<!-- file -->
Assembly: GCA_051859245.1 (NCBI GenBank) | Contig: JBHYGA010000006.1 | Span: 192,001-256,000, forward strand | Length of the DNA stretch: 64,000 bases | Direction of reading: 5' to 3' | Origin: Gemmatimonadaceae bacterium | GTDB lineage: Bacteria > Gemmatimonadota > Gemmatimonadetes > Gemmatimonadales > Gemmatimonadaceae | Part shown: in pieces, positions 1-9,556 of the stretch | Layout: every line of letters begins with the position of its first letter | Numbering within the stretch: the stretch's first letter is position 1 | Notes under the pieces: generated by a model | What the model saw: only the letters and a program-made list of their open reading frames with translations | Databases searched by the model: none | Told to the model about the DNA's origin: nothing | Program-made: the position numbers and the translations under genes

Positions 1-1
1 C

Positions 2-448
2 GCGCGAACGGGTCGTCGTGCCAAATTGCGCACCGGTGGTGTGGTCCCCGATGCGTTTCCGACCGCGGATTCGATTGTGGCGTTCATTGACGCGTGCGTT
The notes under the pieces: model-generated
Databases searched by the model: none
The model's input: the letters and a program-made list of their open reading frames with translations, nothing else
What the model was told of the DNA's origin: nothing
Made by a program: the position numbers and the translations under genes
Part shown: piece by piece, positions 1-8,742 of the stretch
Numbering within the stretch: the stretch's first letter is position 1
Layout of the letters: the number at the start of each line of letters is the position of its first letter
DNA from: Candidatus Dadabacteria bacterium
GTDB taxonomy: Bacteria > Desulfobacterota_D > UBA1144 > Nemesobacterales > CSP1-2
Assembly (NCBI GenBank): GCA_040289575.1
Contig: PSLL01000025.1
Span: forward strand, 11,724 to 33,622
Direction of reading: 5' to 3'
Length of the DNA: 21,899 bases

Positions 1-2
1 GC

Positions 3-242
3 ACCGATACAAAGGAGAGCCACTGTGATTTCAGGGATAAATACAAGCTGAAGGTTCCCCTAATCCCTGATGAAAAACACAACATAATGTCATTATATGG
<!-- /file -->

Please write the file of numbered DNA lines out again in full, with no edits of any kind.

Assembly: GCA_051859245.1 (NCBI GenBank) | Contig: JBHYGA010000006.1 | Span: 192,001-256,000, forward strand | Length of the DNA stretch: 64,000 bases | Direction of reading: 5' to 3' | Origin: Gemmatimonadaceae bacterium | GTDB lineage: Bacteria > Gemmatimonadota > Gemmatimonadetes > Gemmatimonadales > Gemmatimonadaceae | Part shown: in pieces, positions 1-9,556 of the stretch | Layout: every line of letters begins with the position of its first letter | Numbering within the stretch: the stretch's first letter is position 1 | Notes under the pieces: generated by a model | What the model saw: only the letters and a program-made list of their open reading frames with translations | Databases searched by the model: none | Told to the model about the DNA's origin: nothing | Program-made: the position numbers and the translations under genes

Positions 1-1
1 C

Positions 2-448
2 GCGCGAACGGGTCGTCGTGCCAAATTGCGCACCGGTGGTGTGGTCCCCGATGCGTTTCCGACCGCGGATTCGATTGTGGCGTTCATTGACGCGTGCGTT
The notes under the pieces: model-generated
Databases searched by the model: none
The model's input: the letters and a program-made list of their open reading frames with translations, nothing else
What the model was told of the DNA's origin: nothing
Made by a program: the position numbers and the translations under genes
Part shown: piece by piece, positions 1-8,742 of the stretch
Numbering within the stretch: the stretch's first letter is position 1
Layout of the letters: the number at the start of each line of letters is the position of its first letter
DNA from: Candidatus Dadabacteria bacterium
GTDB taxonomy: Bacteria > Desulfobacterota_D > UBA1144 > Nemesobacterales > CSP1-2
Assembly (NCBI GenBank): GCA_040289575.1
Contig: PSLL01000025.1
Span: forward strand, 11,724 to 33,622
Direction of reading: 5' to 3'
Length of the DNA: 21,899 bases

Positions 1-2
1 GC

Positions 3-242
3 ACCGATACAAAGGAGAGCCACTGTGATTTCAGGGATAAATACAAGCTGAAGGTTCCCCTAATCCCTGATGAAAAACACAACATAATGTCATTATATGG